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Shye v. W.B. Melton

United States District Court, M.D. Tennessee, Northeastern Division

December 3, 2014

ROYCE D. SHYE,
v.
W.B. MELTON, et al.

REPORT AND RECOMENDATION

JULIET GRIFFIN, Magistrate Judge.

TO: Honorable Kevin H. Sharp, Chief District Judge

By Order entered November 8, 2013 (Docket Entry No. 3), this action was referred to the Magistrate Judge to enter a scheduling order for the management of the case, to dispose or recommend disposition of any pretrial motions under 28 U.S.C. §§ 636(b)(1)(A) and (B), and to conduct further proceedings, if necessary, under Rule 72(b) of the Federal Rules of Civil Procedure and the Local Rules of Court.

Presently pending before the Court is the Defendants' motion for summary judgment (Docket Entry No. 36). The plaintiff has not responded to the motion.[1] For the reasons set out below, the Court recommends that the motion for summary judgment be granted.

I. BACKGROUND

The plaintiff is an inmate of the Tennessee Department of Correction ("TDOC") currently confined at the Hardeman County Correctional Facility ("HCCC"). On November 1, 2013, he filed this action pro se and in forma pauperis based upon events that occurred at the Overton County, Tennessee, Jail ("Jail") where he was incarcerated at the time the lawsuit was filed and prior to being transferred to the TDOC. The plaintiff seeks nominal and punitive damages under 42 U.S.C. § 1983 and names as defendants former Overton County Sheriff W.B. Melton ("Melton") and former Jail Administrator Shannon Harvey ("Harvey"), who are sued in their individual and official capacities.[2] The plaintiff sets out seven pages of complaints about the Jail, including allegations that:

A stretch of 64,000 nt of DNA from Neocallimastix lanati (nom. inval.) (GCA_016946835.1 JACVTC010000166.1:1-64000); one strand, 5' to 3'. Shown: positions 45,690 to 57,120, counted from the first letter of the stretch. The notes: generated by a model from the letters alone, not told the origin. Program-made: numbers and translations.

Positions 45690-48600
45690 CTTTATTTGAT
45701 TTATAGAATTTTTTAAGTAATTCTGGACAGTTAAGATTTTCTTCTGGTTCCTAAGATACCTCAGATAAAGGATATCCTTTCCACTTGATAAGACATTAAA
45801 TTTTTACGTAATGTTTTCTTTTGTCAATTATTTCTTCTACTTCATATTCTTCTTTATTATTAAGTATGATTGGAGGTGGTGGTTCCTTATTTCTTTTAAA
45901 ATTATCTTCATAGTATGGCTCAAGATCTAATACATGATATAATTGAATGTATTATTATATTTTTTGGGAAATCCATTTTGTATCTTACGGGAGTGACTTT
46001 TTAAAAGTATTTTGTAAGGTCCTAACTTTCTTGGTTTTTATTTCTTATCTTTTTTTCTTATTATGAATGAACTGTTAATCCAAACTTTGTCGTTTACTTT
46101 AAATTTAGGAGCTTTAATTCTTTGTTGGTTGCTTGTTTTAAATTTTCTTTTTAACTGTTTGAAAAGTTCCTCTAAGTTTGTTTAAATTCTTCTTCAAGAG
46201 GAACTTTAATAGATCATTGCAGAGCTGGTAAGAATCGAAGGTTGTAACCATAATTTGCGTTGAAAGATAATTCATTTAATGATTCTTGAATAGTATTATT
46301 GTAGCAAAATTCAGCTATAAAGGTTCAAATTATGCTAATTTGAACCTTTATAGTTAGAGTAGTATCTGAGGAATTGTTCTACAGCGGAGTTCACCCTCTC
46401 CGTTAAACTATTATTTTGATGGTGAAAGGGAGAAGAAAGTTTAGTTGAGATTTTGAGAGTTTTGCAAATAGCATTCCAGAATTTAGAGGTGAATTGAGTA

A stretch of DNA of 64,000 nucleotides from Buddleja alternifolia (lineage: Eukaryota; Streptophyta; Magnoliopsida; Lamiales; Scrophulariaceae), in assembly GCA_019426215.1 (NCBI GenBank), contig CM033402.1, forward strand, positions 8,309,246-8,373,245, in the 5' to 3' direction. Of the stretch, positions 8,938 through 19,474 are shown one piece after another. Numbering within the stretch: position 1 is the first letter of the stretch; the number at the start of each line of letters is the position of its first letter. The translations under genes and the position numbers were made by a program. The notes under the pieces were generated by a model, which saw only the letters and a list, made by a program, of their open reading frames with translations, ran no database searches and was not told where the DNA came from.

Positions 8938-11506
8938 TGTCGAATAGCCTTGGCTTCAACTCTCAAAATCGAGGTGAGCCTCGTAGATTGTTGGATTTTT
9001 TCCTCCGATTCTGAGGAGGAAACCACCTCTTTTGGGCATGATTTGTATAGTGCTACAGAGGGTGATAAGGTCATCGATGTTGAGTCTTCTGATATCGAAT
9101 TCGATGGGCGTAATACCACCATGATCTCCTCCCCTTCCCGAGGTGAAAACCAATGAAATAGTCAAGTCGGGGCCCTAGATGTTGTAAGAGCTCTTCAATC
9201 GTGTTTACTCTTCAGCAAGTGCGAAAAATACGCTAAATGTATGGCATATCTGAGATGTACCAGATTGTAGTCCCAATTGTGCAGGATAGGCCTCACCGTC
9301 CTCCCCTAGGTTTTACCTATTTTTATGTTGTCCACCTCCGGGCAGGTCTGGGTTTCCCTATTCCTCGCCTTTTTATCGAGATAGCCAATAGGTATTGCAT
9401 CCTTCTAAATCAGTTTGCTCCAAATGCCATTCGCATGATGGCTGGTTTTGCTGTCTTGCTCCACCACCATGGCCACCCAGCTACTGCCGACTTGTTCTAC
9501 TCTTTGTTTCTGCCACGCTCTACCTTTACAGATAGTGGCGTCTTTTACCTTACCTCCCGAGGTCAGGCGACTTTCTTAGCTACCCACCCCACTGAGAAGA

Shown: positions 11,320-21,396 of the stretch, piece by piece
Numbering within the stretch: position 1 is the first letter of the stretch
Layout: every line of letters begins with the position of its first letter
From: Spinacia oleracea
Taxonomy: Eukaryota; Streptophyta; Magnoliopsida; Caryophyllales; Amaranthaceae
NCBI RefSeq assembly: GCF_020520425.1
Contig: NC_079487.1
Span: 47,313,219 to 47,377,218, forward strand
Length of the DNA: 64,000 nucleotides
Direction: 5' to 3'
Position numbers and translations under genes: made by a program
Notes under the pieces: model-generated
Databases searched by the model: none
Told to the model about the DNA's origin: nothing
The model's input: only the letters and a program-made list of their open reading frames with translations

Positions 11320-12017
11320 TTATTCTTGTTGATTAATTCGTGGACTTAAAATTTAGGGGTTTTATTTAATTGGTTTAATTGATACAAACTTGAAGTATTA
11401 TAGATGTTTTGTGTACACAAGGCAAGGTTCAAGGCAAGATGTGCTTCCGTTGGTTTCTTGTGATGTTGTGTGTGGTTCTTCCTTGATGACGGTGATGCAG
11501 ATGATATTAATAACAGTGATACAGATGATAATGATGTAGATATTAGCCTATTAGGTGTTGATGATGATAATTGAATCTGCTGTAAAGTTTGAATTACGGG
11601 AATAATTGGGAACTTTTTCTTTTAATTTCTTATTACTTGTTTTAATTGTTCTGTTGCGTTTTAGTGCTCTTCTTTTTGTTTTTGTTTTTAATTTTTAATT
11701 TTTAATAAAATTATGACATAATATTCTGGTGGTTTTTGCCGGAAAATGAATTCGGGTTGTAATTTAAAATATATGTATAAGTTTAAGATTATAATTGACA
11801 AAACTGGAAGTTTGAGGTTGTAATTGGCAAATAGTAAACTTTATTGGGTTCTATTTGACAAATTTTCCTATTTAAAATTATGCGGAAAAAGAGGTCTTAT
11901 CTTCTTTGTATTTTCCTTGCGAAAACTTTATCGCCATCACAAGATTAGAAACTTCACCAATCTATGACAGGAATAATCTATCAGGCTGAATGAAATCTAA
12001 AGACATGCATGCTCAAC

1) he was denied materials necessary to "prepare and file meaningful legal papers" and his dictionary was confiscated, see Complaint (Docket Entry No. 1) at 5;
2) his right to personal safety was violated when prison staff repeatedly referred to him as a sex offender or child molester in front of other inmates, he was called racial slurs by prison staff, he was wrongly placed in maximum security and protective custody, he was left unsupervised with maximum security inmates on two occasions, and he was placed at risk because the locks on the cell doors could be "popped" or opened by inmates, id. at 5-10;
3) he requested but was denied mental health services, id. at 7;
4) he was strip searched along with other inmates in front of female guards and other inmates, id. at 9-10;
5) he was denied access to religious related mail and religious services, id. at 10-11; and
6) he was charged fees for toiletries, medication, and nurse visits despite being a TDOC inmate. Id. at 11.

The plaintiff further complains that many of these wrongdoings occurred because Jail staff were inadequately trained and/or because of inadequate policies at the Jail, id. at 7-10, and he alleges that he suffered severe and extreme fear and depression as a result of the above mentioned events. Id. at 6-7 and 10.[3]

The Defendants filed an answer, see Docket Entry No. 12, and scheduling orders were entered providing for a period of pretrial activity. See Docket Entry Nos. 14 and 27. All ...


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